If anything has become obvious after two days of Democratic debate, it’s that most of the white dudes want to keep criminalization of border crossings and the candidates of color and women want to do away with it. And the pro-criminalization side has its king in Joe Biden.

Biden’s “back of the line,” “all border crossers are criminals” tirade set him apart from the rest of the crowd. He’s basically the Democrats’ Trump, saying what probably 1/3 of the Democratic Party think or is OK with a candidate saying because they just want to get rid of Trump and think anti-immigrant BS is the key to victory. Pro-Tip:  It’s not!

I can’t say I hate myself or a group of people enough to vote for this kind of Democrat.  Maybe that would change at the voting machine in November 2020, but I’ve been worn thin and will speak freely today. And Democrats refuse to learn from our past, even getting upset when some of us criticize previous Dem administrations. Nothing should be off-limits when we are picking the next leader of this country because we should strive for the best.

Performance-wise, I think Julian Castro did quite well, considering CNN only gave him less than 11 minutes to speak, while Back of the Line Biden got twice as much–most of it debating Kamala Harris.  But Julian proved that we Chicanos can do a lot with a little. Whether it was taking on Biden’s fear-based and gutless immigration pronouncements with a truly comprehensive plan or detailing his thoughts on a health care for all compromise, Julian was focused and coherent.

And while some will whine about Joe Biden being the target of some of the others, I think that’s a good thing. It showed us what he’d sound like in a debate with Trump, and if it didn’t scare you, then you are up in the clouds thinking he can beat Trump.

Cory Booker faired well against Biden after Biden’s attack on the town in which he was Mayor. (Why are white dudes attacking black cities and their leaders lately?) There are a few reasons Booker isn’t my favorite, but he’s quite the debater. Kamala Harris did well, too, on health care, despite attacks from the right in which scary numbers and confusion were thrown around by the mods.  Gabbard, of course, pointed out Harris’ flaws as attorney general of California, but it didn’t earn her points as much as it may have smudged Harris. Gillibrand has made a turnaround on immigration and sounded much more coherent on the issue and other issues than usual. Even DiBlasio and Yang weren’t awful.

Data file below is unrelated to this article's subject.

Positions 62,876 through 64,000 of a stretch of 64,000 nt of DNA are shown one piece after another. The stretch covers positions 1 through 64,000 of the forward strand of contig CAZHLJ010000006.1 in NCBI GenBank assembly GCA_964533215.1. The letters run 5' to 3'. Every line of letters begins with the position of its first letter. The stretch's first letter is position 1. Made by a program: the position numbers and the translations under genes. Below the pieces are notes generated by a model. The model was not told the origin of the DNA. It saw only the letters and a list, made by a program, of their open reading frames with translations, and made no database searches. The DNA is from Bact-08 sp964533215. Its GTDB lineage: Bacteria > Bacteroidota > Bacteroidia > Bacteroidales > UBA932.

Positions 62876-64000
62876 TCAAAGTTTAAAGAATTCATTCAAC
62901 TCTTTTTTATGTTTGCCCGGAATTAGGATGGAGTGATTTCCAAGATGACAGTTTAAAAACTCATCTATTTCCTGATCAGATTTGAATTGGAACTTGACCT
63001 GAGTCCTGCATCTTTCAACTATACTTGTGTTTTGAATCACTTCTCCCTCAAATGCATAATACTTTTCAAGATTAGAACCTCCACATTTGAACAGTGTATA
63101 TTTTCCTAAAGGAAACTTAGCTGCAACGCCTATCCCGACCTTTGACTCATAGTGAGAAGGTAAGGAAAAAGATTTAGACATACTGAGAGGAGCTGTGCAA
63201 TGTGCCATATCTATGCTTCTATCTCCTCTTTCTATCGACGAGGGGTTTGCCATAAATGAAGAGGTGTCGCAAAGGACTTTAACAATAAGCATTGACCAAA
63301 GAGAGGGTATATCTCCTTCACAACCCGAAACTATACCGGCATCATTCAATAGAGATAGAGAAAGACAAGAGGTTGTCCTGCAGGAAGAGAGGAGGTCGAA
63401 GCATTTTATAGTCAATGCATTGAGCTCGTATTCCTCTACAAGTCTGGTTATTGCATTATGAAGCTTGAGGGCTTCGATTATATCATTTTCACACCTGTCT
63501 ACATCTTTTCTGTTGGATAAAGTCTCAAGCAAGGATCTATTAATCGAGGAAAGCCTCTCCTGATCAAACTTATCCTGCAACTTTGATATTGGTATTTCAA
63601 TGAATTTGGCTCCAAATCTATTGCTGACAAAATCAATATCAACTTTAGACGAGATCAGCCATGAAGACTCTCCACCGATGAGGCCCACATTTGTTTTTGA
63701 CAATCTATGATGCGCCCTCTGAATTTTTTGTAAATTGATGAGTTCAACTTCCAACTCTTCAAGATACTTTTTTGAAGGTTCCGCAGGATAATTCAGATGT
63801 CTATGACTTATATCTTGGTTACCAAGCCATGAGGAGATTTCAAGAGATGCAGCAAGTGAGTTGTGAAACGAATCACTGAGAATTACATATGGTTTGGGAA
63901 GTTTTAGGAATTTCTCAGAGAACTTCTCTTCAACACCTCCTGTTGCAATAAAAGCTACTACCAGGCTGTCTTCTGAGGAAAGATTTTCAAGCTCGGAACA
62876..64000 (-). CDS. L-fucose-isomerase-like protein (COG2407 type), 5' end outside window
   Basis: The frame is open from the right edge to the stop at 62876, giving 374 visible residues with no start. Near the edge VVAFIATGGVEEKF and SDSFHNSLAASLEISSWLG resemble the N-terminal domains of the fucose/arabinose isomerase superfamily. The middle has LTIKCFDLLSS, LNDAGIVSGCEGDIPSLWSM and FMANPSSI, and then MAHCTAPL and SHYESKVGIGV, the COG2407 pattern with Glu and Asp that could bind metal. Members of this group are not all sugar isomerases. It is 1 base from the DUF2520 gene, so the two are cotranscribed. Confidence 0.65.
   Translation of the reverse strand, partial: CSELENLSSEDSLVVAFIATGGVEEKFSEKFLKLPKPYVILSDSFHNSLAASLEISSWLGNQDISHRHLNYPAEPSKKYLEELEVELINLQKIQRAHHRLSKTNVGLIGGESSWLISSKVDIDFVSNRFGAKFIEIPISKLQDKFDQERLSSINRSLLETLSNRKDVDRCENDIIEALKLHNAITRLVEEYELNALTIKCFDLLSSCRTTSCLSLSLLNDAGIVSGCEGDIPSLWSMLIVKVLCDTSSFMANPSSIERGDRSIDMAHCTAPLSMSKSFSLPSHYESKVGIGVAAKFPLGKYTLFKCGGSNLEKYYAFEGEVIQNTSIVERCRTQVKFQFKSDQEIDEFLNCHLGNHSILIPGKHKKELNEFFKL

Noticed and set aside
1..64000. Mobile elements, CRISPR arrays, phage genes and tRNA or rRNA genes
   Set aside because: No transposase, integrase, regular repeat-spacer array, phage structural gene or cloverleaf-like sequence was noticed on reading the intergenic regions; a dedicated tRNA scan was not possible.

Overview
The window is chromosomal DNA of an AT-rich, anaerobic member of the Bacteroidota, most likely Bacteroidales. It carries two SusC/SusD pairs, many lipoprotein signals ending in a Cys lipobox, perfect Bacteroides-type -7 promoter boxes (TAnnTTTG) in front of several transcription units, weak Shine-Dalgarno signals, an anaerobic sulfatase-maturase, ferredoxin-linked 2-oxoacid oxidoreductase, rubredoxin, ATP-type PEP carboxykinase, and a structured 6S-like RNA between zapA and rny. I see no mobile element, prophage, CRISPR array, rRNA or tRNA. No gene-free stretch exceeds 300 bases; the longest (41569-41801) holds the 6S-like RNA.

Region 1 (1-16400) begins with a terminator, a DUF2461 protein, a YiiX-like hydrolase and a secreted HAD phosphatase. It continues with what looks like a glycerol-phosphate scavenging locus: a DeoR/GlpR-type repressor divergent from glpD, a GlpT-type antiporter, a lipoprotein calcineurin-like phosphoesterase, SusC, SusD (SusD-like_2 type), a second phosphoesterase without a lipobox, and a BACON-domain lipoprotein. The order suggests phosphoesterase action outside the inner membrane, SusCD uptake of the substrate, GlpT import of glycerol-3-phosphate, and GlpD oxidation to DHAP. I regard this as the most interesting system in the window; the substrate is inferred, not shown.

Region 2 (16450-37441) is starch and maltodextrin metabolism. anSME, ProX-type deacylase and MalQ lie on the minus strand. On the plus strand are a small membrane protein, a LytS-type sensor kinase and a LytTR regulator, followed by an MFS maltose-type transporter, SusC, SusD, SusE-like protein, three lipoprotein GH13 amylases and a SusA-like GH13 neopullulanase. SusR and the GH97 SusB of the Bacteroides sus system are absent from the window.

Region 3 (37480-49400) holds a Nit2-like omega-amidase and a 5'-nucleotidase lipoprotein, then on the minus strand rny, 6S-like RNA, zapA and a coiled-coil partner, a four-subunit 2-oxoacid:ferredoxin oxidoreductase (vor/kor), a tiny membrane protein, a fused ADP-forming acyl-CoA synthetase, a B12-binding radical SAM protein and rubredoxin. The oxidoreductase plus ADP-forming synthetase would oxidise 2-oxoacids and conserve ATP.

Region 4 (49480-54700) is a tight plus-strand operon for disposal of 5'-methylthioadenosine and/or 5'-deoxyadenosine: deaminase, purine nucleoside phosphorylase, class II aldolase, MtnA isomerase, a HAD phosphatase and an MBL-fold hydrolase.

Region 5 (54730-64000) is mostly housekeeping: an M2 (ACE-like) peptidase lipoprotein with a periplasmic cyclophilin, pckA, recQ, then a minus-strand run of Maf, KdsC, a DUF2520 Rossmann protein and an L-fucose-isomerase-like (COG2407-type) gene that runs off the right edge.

Democrats have a decision:  Pick the right person that can take on Trump or settle for mediocrity.

I get lectured by former republicans and Dems who give money and support to “tolerable” republicans that we need to beat Trump with any sack of potatoes with a (D) by their name, but it’s early enough that we can thin the herd of basically bad people in our Party. For all the flaws that are pointed out, I think Castro, Warren, Sanders, and Harris are great candidates. Booker is OK, too.  But this round of debates proved that the mod(erate) squad, led by Biden, do nothing to increase participation of those constantly left behind in the conversation with their “no se puede” attitudes. If they don’t fire up an avid voter such as myself, then they won’t fire up the others we need. So, it’s not a bad thing, 6 months ahead of the first primary/caucus, to have some real conversations about the candidates–even picking them apart to see what they’re made of.

Happy candidate hunting! Go Julian!

 

 

The Winner of Tuesdays Debate…

I couldn’t help but think the same thing, Congressman!